Shigeru Ban is what some might call a ‘starchitect’: an individual in the industry so accomplished and well-known that their name typically precedes their work. The Japanese architect has recently completed a project for Swatch Group designing their striking new headquarters. Like great architecture, a great watch is an inherently functional object which, through considered design, becomes an object of beauty. It makes perfect sense then for the home of Swatch Group to be an example of aesthetic excellence.
Ban was born in Tokyo in 1957, where he spent his youth drawing and playing rugby until he was admitted to the Tokyo University of the Arts. From Japan he moved to the US in 1977 to study at the newly founded SCI-Arc (Southern California Institute of Architecture) and from which he went on to the esteemed Cooper Union in New York. In 1985 (the year after he graduated), Ban travelled back to Tokyo to open his own practice. Despite having no prior professional architectural experience, Ban found success in the early years of his practice designing gallery exhibitions – work which formed a foundation perhaps for his later projects in the art world like the Tokyo Design Museum (2003), the Centre Pompidou-Metz (2010) and the Aspen Art Museum (2014).
His career is celebrated particularly for his innovative use of paper materials, most notably his paper-tube temporary shelter designs for the UNHCR during the 1994 Rwandan Civil War. The Voluntary Architects’ Network (VAN) – an NGO which espouses the humanitarian ethos of Ban’s pioneering work for disaster victims – was launched off the back of these projects to provide temporary housing solutions for relief after devastating events like the Haiti earthquake in 2010 and the Christchurch earthquake in 2011. Ban is one of the most influential, inventive and altruistic architects of our time whose work earnt him the Pritzker Prize in 2014, the most prestigious award for modern architecture in the profession.
Ban in Biel
Bringing things back to watches, in 2011 Ban’s firm won the design competition to construct Swatch’s new headquarters, the new Omega manufacture and the Cité du Temps in Biel, Switzerland. Ban first collaborated with the watch world in 2007 with his design for the Nicholas G. Hayek Center in Tokyo (the headquarters of Swatch Group Japan).
New Swatch HQ
Fourteen stories high, the building is light-filled and layered with open atriums and glass shutters to house the seven watch boutiques which constitute the ‘watch street’ on the lower levels and the Swatch offices on the floors above. Similar aesthetic principles can be observed in Ban’s recently completed Swiss commission, except that the location of Biel offers the luxury of space which the high density squeeze of Ginza did not. As a result, Ban could incorporate structural flourishes like the remarkable vaulted timber shell that envelops the new headquarters in Switzerland.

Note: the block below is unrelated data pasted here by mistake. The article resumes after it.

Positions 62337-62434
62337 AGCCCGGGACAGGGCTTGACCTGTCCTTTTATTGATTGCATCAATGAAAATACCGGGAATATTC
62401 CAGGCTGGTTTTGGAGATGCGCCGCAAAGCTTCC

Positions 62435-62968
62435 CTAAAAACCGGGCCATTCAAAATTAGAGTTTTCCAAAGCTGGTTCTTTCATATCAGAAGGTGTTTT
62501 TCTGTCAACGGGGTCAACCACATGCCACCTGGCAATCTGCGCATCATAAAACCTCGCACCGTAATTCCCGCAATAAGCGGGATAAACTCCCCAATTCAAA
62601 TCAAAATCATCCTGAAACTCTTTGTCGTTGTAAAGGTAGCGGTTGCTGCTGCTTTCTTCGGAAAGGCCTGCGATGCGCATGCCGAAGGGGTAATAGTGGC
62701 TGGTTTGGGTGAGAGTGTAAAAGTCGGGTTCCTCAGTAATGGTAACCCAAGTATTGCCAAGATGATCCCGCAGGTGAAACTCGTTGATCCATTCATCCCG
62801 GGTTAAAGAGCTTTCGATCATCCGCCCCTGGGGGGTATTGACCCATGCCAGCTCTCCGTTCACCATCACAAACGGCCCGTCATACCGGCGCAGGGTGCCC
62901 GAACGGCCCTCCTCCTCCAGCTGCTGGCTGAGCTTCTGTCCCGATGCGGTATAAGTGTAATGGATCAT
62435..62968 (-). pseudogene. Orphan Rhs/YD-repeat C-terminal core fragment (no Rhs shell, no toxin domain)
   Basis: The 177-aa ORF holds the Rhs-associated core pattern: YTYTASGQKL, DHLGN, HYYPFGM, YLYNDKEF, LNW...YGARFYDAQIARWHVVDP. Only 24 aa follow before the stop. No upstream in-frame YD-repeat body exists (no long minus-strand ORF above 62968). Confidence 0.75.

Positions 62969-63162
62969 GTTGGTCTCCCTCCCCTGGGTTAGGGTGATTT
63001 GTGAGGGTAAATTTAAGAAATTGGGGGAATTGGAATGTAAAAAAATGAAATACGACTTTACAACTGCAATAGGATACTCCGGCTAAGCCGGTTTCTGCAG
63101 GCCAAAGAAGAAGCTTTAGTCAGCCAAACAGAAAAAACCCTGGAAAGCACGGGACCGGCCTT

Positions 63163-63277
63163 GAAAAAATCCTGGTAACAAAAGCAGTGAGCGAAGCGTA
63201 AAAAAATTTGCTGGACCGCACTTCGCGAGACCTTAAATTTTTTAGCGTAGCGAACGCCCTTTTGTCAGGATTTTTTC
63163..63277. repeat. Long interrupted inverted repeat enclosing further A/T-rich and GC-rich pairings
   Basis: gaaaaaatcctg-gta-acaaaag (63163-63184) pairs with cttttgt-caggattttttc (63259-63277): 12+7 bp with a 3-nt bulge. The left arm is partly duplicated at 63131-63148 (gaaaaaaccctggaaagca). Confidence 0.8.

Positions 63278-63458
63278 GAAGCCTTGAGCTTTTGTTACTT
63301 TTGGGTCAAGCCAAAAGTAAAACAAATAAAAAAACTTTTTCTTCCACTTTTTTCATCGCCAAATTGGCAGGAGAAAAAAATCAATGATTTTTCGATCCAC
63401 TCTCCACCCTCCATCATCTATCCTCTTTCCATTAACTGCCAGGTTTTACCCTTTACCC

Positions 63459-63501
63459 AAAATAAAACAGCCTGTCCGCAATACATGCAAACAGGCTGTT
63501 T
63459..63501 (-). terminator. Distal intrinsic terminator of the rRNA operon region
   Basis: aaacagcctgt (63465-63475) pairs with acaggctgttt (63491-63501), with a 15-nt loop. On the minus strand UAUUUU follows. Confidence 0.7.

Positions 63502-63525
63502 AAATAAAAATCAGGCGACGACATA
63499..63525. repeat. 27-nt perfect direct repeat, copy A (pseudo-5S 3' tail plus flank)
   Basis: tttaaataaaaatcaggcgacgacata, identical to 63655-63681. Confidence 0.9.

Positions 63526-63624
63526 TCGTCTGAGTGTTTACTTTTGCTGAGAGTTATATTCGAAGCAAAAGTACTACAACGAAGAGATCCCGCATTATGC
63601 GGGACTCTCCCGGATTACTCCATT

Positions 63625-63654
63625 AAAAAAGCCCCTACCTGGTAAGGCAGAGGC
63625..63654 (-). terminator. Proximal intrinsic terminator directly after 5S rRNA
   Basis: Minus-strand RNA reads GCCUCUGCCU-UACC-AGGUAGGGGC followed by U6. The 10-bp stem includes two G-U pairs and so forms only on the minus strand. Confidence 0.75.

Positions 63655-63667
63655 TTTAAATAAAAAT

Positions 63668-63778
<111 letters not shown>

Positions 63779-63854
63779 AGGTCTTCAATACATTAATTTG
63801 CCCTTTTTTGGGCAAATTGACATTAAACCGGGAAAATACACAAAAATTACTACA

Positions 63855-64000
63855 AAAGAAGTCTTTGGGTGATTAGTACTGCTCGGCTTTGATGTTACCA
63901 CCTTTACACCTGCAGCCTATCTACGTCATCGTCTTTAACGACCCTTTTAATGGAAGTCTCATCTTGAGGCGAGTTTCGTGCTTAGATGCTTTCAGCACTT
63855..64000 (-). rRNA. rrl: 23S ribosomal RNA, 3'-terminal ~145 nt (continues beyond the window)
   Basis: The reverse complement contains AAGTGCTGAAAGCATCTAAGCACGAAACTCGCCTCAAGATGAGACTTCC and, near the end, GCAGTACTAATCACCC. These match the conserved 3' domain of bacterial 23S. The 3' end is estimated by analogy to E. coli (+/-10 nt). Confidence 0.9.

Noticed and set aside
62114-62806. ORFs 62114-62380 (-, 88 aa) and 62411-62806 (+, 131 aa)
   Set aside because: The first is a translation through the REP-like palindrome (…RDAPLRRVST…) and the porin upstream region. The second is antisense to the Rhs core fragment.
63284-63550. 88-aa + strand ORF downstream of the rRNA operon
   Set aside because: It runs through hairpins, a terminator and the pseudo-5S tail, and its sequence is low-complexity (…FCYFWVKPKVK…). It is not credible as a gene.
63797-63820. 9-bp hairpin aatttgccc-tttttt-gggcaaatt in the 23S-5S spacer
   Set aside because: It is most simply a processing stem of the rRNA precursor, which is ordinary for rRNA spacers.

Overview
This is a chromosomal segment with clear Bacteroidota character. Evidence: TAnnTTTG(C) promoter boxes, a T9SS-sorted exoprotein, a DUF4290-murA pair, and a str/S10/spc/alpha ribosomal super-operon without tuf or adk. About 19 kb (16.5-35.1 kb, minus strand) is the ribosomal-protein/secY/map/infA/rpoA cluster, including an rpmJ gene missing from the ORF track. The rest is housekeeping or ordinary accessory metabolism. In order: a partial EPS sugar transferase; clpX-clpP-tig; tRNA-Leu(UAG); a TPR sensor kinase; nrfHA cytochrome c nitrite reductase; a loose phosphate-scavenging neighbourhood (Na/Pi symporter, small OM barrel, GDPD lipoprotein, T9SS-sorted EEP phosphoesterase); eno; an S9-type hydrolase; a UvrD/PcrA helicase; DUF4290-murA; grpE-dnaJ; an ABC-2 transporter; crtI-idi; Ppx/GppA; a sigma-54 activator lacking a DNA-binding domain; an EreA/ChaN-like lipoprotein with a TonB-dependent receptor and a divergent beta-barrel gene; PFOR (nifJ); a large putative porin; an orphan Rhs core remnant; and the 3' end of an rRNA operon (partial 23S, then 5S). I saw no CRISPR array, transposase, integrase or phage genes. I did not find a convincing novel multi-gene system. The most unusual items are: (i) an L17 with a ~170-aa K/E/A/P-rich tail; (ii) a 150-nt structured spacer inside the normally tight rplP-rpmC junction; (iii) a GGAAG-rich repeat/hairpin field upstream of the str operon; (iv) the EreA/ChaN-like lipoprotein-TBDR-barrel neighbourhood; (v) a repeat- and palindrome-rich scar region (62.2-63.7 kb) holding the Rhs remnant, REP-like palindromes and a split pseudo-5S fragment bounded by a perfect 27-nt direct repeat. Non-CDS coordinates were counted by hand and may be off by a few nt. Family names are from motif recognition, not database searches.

Viewed from above, the headquarters is an immense winding structure 240 metres long and 35 metres wide – the size is understandable given that the group’s eighteen watch brands (including Omega, Breguet, Blancpain and Longines) all operate under the same roof. There is a certain coherence and comfort offered by the consistency of the light-toned colour palette, yet also a charming dynamism which flows from its organic forms and bright spaces. Dare I say, the vibrancy and subtle elegance of the design is a brilliant reflection of Swiss watchmaking today.
As can be observed across his architectural portfolio, wood is a material particularly favoured by Ban for its ecologically sustainable qualities. Constructed using fast growing timber from Swiss forests, the grid which forms the distinctive façade is no exception to this theme of low-impact sustainability. Stretching across Nicholas G. Hayek Street, the project defining structure also physically connects the office building to the Cité du Temps which hosts the exhibition spaces of both the Omega Museum and Planet Swatch. This is important because the project was not merely undertaken to improve administrative functions, as it also provides a view for the public into a horological world which is so often a closed-door affair.
Just as Shigeru Ban is one of the most important names in architecture today, so too is Swatch Group one of the most influential names in watchmaking. If watch companies are celebrated for their attention to detail, engineering prowess and capacity to produce objects of aesthetic functionality, then it is only natural for these same companies to be making strategic decisions and assembling movements inside a space which itself embodies these design traits.
What the projects in Biel ultimately embody is a value for the intersection between beauty and practicality which is shared in both Ban and Swatch’s respective industries; just as architecture is about more than merely providing shelter, a watch is about much more than simply telling the time.